Integrating women into the coffee supply chains in Indonesia and Vietnam



IFC is working with ECOM in Indonesia and Vietnam to set up Farmer Training Centers (FTCs) to promote quality awareness and best practices for sustainable coffee cultivation. The FTCs help farmers improve coffee productivity and quality, reduce costs and obtain internationally recognized certification for sustainable production. Over the last three years, around 4,000 farmers from Vietnam who obtained the certifications have increased their total income by about $6.6 million, and about 6,000 farmers from Indonesia experienced total increased incomes of about $3.8 million.


The Opportunity


Indonesia and Vietnam are among the world’s largest coffee producers with millions of people relying on coffee for their livelihoods. In order to meet an increasing demand for high-quality coffee beans that are produced sustainably, the two countries must strengthen the supply chains in their respective coffee industries.

Women make up 80 percent of coffee farm workers in North Sumatra, Indonesia, and about 50 percent in Lam Dong, Vietnam. Although they play a key role in coffee cultivation, processing and marketing, they are often excluded from training and other development opportunities.

When women farmers have better access to technical training and productive input, they are more likely to adopt good agricultural practices. When women farmers are included in agricultural development opportunities, they receive critical knowledge, skills and assets that help them improve their household productivity.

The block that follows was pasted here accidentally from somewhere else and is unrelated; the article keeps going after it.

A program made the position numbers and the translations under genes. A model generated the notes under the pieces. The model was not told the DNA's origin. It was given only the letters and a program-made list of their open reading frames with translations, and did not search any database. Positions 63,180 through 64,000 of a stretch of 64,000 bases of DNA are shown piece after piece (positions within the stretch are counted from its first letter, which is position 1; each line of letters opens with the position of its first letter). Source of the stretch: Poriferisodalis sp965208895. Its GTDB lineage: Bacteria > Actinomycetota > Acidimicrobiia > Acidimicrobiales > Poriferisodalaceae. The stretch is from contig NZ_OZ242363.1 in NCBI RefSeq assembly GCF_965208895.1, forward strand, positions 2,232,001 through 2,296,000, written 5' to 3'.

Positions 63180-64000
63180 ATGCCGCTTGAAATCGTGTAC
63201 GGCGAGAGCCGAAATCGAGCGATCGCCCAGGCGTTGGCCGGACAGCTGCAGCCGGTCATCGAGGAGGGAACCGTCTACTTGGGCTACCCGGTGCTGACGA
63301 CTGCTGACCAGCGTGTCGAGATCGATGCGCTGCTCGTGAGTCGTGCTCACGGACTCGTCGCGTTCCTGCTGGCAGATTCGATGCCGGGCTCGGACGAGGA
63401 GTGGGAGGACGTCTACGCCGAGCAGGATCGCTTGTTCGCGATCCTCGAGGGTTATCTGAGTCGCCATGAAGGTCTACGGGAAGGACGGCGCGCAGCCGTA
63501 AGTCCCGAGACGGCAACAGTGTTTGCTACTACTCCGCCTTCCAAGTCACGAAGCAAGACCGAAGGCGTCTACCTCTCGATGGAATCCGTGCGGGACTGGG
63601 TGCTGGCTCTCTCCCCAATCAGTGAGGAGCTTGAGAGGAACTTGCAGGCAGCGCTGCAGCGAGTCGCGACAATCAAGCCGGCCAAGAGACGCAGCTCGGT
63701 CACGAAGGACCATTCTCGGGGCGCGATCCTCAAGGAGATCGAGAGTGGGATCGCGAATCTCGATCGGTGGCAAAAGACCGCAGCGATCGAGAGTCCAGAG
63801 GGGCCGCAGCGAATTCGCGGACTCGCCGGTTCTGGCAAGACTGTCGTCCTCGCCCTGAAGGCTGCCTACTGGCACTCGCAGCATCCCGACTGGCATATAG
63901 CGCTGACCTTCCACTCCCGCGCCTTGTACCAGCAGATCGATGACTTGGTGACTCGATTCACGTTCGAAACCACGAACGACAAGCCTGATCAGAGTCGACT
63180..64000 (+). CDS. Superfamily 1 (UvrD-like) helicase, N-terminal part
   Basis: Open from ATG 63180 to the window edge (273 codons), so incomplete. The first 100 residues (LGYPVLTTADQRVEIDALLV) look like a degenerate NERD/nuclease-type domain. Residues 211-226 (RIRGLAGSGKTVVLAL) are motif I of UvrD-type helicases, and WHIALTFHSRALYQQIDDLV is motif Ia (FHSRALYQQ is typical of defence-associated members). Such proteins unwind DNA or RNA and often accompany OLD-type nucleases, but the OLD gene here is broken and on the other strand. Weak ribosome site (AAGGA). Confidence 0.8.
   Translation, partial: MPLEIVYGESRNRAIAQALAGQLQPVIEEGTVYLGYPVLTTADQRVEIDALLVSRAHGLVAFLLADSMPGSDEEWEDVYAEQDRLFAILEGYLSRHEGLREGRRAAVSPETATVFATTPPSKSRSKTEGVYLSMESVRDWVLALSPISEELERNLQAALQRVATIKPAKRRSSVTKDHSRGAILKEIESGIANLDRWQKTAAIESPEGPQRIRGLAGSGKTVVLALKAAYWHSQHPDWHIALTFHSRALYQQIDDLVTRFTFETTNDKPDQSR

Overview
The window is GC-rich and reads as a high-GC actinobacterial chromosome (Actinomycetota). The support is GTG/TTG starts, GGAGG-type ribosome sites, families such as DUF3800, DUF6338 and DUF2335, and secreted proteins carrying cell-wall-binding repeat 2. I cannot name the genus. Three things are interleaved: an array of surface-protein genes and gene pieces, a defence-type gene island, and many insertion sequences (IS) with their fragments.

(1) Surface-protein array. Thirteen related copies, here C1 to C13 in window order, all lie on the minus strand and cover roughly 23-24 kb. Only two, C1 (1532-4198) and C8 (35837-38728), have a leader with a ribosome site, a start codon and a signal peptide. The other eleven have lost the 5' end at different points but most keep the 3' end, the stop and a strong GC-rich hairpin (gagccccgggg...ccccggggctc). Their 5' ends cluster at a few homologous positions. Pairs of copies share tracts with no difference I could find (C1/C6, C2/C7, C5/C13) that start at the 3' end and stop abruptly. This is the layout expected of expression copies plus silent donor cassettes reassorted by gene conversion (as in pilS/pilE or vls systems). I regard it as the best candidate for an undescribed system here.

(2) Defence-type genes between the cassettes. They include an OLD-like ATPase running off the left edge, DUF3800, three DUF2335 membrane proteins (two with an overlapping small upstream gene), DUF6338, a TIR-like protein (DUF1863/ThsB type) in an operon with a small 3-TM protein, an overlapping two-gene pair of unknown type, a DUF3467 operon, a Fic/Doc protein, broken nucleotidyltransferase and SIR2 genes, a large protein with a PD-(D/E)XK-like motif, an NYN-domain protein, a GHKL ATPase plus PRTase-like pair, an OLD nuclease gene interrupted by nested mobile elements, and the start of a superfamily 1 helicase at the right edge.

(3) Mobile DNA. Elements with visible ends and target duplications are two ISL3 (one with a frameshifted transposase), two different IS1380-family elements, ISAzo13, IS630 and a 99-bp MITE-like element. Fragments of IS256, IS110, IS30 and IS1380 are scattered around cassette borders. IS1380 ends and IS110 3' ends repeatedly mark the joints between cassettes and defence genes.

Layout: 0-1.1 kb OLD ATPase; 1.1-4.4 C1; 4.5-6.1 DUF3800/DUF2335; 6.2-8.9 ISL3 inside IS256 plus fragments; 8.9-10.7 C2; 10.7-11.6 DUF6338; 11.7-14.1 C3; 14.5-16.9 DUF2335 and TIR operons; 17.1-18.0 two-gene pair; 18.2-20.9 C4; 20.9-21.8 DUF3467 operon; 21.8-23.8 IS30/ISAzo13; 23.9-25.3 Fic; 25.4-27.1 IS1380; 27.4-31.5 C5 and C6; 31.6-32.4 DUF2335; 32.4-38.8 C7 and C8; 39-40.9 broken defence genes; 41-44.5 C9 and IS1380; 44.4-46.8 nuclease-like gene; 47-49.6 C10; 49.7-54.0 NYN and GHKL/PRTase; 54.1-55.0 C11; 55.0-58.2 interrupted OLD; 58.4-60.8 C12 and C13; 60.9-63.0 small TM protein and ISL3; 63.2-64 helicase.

IFC’s approach


IFC took the following measures in Indonesia and Vietnam to increase women farmers’ skills and improve overall coffee productivity and quality:

  • Identified women’s role in on-farm supply-chain work.
  • Deployed women trainers and women volunteers; engaged leaders of women’s unions, farmers’ associations, and village heads.
  • Adjusted the training schedules to accommodate women’s needs.
  • Developed gender-specific training materials, and provided training for trainers for ECOM staff and local communities.
  • Introduced more visual aids, such as videos and pictures, to accompany traditional training materials.
  • Introduced a simple financial management tool to help women farmers document and analyze household and farm expenditures, given women’s traditional role in managing household income.
  • The project’s approach to involving more female coffee farmers can be replicated with other commodities in which women are known to play a key role.


Results and impact


  • In Indonesia, nearly 1,600 women were trained. The share of women who received training increased from 16 percent to 27 percent.
  • In Vietnam, more than 2,300 women were trained, more than doubling the level of female participation in training workshops to 25 percent from 12 percent in 2010.
  • In Indonesia, the state-owned Bank Sumut decided to open loan facilities to cater to the needs of coffee farmers after witnessing the successful collaboration among different stakeholders in the country’s coffee supply chain.
  • In North Sumatra, Indonesia, a survey of coffee farmers showed that training groups consisting of both male and female farmers reported a 92 percent increase in their productivity level. Farmers who did not receive training from the ECOM–IFC supported program reported only a 37 percent increase in productivity.
  • $154 million has been invested by IFC in Ecom globally since 2006.


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Author: International Finance Corporation

Publisher: World Bank Group

Language: English

Year: 2014

Ecosystem(s): Agricultural Land

Location(s): Global

This publication is focused on value chains in support of the work of the Food Systems, Land Use and Restoration Impact Program (FOLUR), with funding from the Global Environment Facility.

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